In the aftermath of southern midterm elections in which Republican voter suppression played a role in some close key races, a North Carolina judicial nominee long associated with such efforts has aroused intense opposition from civil-rights groups and Senate Democrats.
And now, his confirmation appears to have been killed by two Republican senators, with the crucial blow being struck by African-American Tim Scott.
Conservative attorney Thomas Farr, who has been repeatedly nominated but not confirmed for a district court judgeship in his home state, looked to be on the brink of confirmation for a position that has been vacant for 12 years, dating back to his first nomination by George W. Bush. President Obama could not secure a Senate vote for either of two African-American women he nominated for the same place on the federal bench. The saga has become something of a symbol of the racial overtones of the intense partisan warfare that has characterized politics in North Carolina — and during the Trump era, nationally — in recent years.
Farr was for years closely associated with the godfather of southern Republican racist politics, the late North Carolina senator Jesse Helms. And that association finally did him in with Scott, as reported by the Raleigh News & Observer:
In a brief statement explaining his decision, Scott cited a 1991 Department of Justice memo that was leaked just this week, days before the Senate was set to vote on Farr’s confirmation. It detailed Farr’s involvement in “ballot security” activities by the 1984 and 1990 campaigns of then-Sen. Jesse Helms, R-North Carolina….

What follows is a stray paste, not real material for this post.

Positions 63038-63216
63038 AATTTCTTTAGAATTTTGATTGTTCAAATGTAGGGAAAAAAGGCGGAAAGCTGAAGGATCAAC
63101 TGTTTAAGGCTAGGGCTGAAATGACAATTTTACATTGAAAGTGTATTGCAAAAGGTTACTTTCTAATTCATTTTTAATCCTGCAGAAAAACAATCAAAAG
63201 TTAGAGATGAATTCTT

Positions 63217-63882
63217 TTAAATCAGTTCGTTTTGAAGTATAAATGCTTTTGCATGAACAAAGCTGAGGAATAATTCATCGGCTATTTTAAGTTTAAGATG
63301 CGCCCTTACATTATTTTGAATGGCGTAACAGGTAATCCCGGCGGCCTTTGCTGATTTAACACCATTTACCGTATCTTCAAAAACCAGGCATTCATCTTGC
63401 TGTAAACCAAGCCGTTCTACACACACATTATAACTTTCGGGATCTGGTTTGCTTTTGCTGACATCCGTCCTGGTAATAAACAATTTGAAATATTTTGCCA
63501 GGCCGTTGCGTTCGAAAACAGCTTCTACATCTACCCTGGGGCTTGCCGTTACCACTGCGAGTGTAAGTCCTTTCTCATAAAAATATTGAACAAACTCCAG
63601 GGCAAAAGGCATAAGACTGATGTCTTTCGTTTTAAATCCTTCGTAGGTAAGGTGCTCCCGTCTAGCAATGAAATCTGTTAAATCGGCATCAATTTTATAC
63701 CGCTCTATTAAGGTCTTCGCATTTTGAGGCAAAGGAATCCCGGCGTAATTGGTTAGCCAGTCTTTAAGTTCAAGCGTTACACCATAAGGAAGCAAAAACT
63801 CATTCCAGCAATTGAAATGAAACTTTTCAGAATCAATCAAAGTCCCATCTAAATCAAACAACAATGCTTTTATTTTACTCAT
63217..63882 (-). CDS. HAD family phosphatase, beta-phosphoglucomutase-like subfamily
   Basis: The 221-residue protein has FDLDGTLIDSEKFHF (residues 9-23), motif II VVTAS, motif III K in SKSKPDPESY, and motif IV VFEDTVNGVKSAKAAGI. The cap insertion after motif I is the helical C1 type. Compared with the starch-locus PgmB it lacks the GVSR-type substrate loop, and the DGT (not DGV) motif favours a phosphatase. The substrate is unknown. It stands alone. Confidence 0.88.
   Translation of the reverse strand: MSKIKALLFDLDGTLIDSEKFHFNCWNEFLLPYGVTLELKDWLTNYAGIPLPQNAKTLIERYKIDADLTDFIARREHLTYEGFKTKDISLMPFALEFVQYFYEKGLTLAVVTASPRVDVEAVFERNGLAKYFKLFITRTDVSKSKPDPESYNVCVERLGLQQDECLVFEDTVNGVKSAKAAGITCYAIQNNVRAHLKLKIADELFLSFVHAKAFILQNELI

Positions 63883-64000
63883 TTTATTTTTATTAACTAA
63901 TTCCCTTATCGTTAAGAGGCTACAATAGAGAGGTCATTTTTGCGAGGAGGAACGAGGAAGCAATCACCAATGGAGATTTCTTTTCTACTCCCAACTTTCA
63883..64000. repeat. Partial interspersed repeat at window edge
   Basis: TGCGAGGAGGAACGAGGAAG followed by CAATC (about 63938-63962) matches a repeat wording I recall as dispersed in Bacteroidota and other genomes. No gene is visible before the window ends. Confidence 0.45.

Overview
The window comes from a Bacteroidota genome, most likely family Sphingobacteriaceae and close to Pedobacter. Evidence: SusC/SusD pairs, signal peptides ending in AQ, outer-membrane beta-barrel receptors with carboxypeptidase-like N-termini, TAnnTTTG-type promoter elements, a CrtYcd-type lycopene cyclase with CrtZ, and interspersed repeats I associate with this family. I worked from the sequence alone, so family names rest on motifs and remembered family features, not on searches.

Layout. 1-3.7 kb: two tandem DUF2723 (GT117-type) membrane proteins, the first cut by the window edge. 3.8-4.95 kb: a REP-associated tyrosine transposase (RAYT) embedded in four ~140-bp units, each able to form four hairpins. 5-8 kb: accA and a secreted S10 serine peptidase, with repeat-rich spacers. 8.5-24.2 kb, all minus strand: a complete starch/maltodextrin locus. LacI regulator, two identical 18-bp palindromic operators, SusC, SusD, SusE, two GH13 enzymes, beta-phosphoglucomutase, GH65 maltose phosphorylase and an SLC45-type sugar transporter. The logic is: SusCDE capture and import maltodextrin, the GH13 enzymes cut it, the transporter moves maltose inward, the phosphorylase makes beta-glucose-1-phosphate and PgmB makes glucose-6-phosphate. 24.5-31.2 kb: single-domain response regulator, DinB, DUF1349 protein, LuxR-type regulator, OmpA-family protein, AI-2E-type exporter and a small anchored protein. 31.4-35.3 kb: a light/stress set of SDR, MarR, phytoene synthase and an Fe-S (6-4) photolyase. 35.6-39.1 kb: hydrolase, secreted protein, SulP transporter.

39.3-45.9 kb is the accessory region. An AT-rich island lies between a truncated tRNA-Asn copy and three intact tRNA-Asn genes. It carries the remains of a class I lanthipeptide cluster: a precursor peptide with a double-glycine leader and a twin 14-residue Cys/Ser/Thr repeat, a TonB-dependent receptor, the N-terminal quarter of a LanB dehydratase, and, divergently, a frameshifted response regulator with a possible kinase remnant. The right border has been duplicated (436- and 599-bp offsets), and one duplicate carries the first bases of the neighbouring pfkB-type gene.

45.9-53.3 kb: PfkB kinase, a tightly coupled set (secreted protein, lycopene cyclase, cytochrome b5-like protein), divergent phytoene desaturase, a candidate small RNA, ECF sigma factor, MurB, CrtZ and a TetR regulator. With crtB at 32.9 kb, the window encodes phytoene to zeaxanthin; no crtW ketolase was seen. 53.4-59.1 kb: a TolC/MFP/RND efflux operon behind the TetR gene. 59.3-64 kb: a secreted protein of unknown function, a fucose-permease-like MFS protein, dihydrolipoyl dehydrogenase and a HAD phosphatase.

“I am ready and willing to support strong candidates for our judicial vacancies that do not have lingering concerns about issues that could affect their decision-making process as a federal judge,” Scott said in his statement. “This week, a Department of Justice memo written under President George H.W. Bush was released that shed new light on Mr. Farr’s activities. This, in turn, created more concerns. Weighing these important factors, this afternoon I concluded that I could not support Mr. Farr’s nomination.”
Farr also represented North Carolina Republican legislators whose voter-ID law was eventually struck down by federal judges on grounds that it targeted African-American voters “with almost surgical precision.” Whether or not Farr is personally an enemy of voting rights, he has certainly been an enabler for those who frown on those people voting, and as a federal judge in a state with more than its share of voting-rights litigation, his confirmation might have mattered. But once again, he failed.
All 49 Senate Democrats came out in opposition to Farr’s confirmation, and they obtained a key ally when lame-duck GOP senator Jeff Flake announced he would not support any judicial nominations until the Senate acted on legislation to protect special prosecutor Robert Mueller from being fired by the president. Flake’s stand matters most in the Senate Judiciary Committee, where he is in a position to stop action on committee referral of nominees. But on the Senate floor, he was able to reduce the GOP’s margin of error to a single lawmaker. In this case, that lawmaker was Scott, who voted to let the confirmation go forward on a procedural vote earlier this week, but did not commit to support for Farr on confirmation itself — apparently with good reason.
Despite this defeat for Trump and Senate GOP leader Mitch McConnell, this week’s developments served as a reminder that in January the GOP’s 51/49 margin in the Senate will grow to 53/47. Frequent gadflies Susan Collins and Lisa Murkowski (who were uncommitted on Farr’s confirmation when Scott killed it) will no longer have much leverage over their colleagues. And Jeff Flake will be gone. It wouldn’t be entirely surprising if Trump duly nominates Farr once again next year, showing his stubborn solidarity with the South’s Republican fire wall against the threat of full voting rights.